Research Brief: Monitoring Climate Change Using Lakes as Sentinels


Climate scientists are always on the search for a way to quantify the impacts of climate change, and while plenty of strategies include specific and intentional monitoring, researchers may also be able to use existing lake data to build an understanding of the impacts of climate change. Lakes are sensitive to both physical and chemical changes in the environment, which enables them to be good indicators of climate forcing–as such, they are often referred to as sentinels of climate change.

Little Medicine Lake

Little Medicine Lake (Credit: Michael McCullough via Flickr CC BY 2.0)

Multiple studies affirm that lakes provide early indications of climate change influencing the lake ecosystem and surrounding catchment areas. The impacts can warp ecosystem functions as well as structure due to climate-driven fluctuations in water level and changes in ice formation and thawing regimes that determine lake phenology and morphology. The greatest benefit to using lakes to document climate forces is how readily available the data is—either already documented and established or in the form of live data being collected manually and remotely across the world.


In a synthesis paper published by the American Society of Limnology and Oceanographythe researchers sought to identify lake variables “that respond to climate forcing and assess the complexity and difficulty associated with using these variables as indicators of climate change.”1 The team further considered the following research questions:

  1. “Do lakes contain accurate indicators that are appropriate for current rates of change?” 1
  2. How universally can indicators be applied? 1
  3. Can we detect climate-driven impacts in the face of other environmental shifts? 1

The first step was to use existing data to identify key properties of lakes and then determine those that are most likely to indicate the effects of climate change. Once identifying the variable, the team considered possible confounding effects, the frequency of the variable and the visibility of each indicator. The team then categorized the indicators based on different lake types within different climate regions to test the universality of the claim. Finally, they addressed the expected challenges with using the indicator variable to extract climate signals.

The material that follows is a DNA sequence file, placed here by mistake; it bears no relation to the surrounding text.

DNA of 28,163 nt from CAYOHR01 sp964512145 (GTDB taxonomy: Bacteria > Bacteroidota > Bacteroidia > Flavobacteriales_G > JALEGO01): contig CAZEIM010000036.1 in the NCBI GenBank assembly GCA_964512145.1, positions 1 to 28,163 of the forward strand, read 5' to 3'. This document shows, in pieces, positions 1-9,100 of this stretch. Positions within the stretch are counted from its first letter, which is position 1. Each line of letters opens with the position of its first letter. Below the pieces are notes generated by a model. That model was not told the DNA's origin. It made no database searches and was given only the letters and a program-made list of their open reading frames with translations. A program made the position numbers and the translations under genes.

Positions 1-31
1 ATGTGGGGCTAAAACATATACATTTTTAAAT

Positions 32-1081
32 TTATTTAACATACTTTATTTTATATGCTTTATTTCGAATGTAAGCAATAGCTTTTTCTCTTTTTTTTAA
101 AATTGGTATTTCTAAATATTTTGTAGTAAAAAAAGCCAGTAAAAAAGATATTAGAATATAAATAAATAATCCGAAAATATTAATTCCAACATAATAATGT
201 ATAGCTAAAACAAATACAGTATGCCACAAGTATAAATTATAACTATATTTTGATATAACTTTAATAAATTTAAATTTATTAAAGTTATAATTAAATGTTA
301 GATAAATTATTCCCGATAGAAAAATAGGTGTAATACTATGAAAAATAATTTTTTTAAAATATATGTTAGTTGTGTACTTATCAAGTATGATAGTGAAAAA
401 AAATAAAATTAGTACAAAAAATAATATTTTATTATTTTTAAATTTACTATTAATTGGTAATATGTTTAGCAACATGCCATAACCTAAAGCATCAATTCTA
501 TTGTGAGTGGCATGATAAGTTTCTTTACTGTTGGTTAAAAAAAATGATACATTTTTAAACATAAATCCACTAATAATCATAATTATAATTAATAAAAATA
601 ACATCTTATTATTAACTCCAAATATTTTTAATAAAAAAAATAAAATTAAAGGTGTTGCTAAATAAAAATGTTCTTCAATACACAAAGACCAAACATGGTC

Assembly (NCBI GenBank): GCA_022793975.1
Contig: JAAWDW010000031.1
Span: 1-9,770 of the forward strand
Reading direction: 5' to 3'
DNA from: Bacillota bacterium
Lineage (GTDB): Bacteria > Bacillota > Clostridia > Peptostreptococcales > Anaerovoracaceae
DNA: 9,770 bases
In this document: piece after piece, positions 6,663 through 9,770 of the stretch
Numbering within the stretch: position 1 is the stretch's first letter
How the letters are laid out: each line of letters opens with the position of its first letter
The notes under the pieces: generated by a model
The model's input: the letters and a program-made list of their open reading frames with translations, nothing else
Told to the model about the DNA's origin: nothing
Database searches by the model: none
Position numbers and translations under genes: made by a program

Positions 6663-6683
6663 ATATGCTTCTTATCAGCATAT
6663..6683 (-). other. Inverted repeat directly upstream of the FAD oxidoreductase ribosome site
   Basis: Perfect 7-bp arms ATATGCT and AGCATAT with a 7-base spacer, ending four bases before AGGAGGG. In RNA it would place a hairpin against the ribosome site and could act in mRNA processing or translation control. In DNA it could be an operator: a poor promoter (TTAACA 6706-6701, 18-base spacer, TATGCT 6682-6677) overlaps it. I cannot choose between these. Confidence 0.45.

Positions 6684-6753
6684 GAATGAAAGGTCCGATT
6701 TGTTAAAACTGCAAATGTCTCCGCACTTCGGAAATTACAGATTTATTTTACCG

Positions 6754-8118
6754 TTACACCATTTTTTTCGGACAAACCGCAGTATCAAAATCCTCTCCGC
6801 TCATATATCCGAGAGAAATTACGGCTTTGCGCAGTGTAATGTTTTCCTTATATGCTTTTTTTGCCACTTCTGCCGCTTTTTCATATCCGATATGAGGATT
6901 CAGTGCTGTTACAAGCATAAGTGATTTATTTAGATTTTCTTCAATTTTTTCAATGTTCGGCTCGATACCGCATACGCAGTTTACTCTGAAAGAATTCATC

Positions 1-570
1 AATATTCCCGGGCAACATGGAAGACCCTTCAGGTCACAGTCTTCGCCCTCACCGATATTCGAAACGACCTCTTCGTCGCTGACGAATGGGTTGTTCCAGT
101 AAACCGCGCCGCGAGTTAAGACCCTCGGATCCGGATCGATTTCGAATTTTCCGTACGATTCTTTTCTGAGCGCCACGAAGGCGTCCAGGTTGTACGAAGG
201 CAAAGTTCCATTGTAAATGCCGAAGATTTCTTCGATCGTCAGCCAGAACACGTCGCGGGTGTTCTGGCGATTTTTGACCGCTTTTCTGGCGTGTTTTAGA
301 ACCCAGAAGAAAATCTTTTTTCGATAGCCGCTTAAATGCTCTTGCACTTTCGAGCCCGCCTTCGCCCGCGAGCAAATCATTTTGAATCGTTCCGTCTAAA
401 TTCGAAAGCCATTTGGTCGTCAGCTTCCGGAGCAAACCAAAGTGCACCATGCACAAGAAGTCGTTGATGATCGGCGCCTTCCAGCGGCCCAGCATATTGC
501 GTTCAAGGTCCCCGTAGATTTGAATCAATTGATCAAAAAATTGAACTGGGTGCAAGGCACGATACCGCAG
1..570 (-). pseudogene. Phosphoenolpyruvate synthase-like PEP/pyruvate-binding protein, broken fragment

Ultimately, the paper highlights the following properties as indicators: hydrology, temperature, ice phenology, water transparency, chemistry, autecology, community structure and habitat structure.


The results of the study reveal that the aforementioned variables can be markers for climate forcing. For example, water temperature data is highly-accessible as well as highly effective as a means of indicating climate change. Water temperature can reflect increases in air temperature as well as stratification variations in a lake. Ice phenology is another example of an effective indicator. In particular, the article notes that ice duration reflects climate change impacts in cases where ice cover is intermittent. Changing ice cover can reflect temperature variations during warmer winters, helping to highlight air temperature fluctuations due to climate change.

With all of the indicators, the authors note that are some limitations to their efficacy. In particular, altitudinal and seasonal variances were often cited as being confounding variables in using one of these indicators. In short, lakes are effective sentinels of climate change, but sources must be considered on a lake-by-lake basis.


  1. Adrian R, O’Reilly CM, Zagarese H, Baines SB, Hessen DO, Keller W, Livingstone DM, Sommaruga R, Straile D, Van Donk E, Weyhenmeyer GA, Winder M. Lakes as sentinels of climate change. Limnol Oceanogr. 2009 Nov;54 (6):2283-2297. doi: 10.4319/lo.2009.54.6_part_2.2283. PMID: 20396409; PMCID: PMC2854826.

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